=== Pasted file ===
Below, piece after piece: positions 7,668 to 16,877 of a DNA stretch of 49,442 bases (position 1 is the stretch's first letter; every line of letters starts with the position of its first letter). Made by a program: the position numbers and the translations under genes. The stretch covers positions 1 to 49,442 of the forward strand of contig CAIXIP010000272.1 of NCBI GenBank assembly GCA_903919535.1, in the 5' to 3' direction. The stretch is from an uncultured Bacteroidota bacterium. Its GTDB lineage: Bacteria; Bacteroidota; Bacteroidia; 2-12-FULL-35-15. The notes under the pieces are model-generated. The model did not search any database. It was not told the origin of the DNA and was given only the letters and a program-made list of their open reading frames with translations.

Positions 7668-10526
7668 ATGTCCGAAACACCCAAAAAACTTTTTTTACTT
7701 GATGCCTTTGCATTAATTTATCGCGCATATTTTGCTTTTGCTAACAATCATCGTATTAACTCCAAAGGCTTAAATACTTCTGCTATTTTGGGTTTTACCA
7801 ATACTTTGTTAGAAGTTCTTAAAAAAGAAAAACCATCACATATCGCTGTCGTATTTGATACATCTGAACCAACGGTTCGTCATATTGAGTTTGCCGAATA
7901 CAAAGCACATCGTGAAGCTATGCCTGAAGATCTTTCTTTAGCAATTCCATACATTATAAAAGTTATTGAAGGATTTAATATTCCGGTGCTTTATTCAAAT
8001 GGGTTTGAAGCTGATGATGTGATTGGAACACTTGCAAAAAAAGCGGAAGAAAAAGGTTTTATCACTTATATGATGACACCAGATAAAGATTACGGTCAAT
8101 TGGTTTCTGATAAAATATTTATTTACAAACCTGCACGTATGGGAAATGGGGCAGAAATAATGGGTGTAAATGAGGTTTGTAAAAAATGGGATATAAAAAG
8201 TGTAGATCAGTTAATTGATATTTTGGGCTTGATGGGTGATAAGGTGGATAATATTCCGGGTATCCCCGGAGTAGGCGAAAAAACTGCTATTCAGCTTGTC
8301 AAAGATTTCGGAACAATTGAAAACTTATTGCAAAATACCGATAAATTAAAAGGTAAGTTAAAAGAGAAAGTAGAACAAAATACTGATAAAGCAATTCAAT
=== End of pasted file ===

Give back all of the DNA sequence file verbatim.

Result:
Below, piece after piece: positions 7,668 to 16,877 of a DNA stretch of 49,442 bases (position 1 is the stretch's first letter; every line of letters starts with the position of its first letter). Made by a program: the position numbers and the translations under genes. The stretch covers positions 1 to 49,442 of the forward strand of contig CAIXIP010000272.1 of NCBI GenBank assembly GCA_903919535.1, in the 5' to 3' direction. The stretch is from an uncultured Bacteroidota bacterium. Its GTDB lineage: Bacteria; Bacteroidota; Bacteroidia; 2-12-FULL-35-15. The notes under the pieces are model-generated. The model did not search any database. It was not told the origin of the DNA and was given only the letters and a program-made list of their open reading frames with translations.

Positions 7668-10526
7668 ATGTCCGAAACACCCAAAAAACTTTTTTTACTT
7701 GATGCCTTTGCATTAATTTATCGCGCATATTTTGCTTTTGCTAACAATCATCGTATTAACTCCAAAGGCTTAAATACTTCTGCTATTTTGGGTTTTACCA
7801 ATACTTTGTTAGAAGTTCTTAAAAAAGAAAAACCATCACATATCGCTGTCGTATTTGATACATCTGAACCAACGGTTCGTCATATTGAGTTTGCCGAATA
7901 CAAAGCACATCGTGAAGCTATGCCTGAAGATCTTTCTTTAGCAATTCCATACATTATAAAAGTTATTGAAGGATTTAATATTCCGGTGCTTTATTCAAAT
8001 GGGTTTGAAGCTGATGATGTGATTGGAACACTTGCAAAAAAAGCGGAAGAAAAAGGTTTTATCACTTATATGATGACACCAGATAAAGATTACGGTCAAT
8101 TGGTTTCTGATAAAATATTTATTTACAAACCTGCACGTATGGGAAATGGGGCAGAAATAATGGGTGTAAATGAGGTTTGTAAAAAATGGGATATAAAAAG
8201 TGTAGATCAGTTAATTGATATTTTGGGCTTGATGGGTGATAAGGTGGATAATATTCCGGGTATCCCCGGAGTAGGCGAAAAAACTGCTATTCAGCTTGTC
8301 AAAGATTTCGGAACAATTGAAAACTTATTGCAAAATACCGATAAATTAAAAGGTAAGTTAAAAGAGAAAGTAGAACAAAATACTGATAAAGCAATTCAAT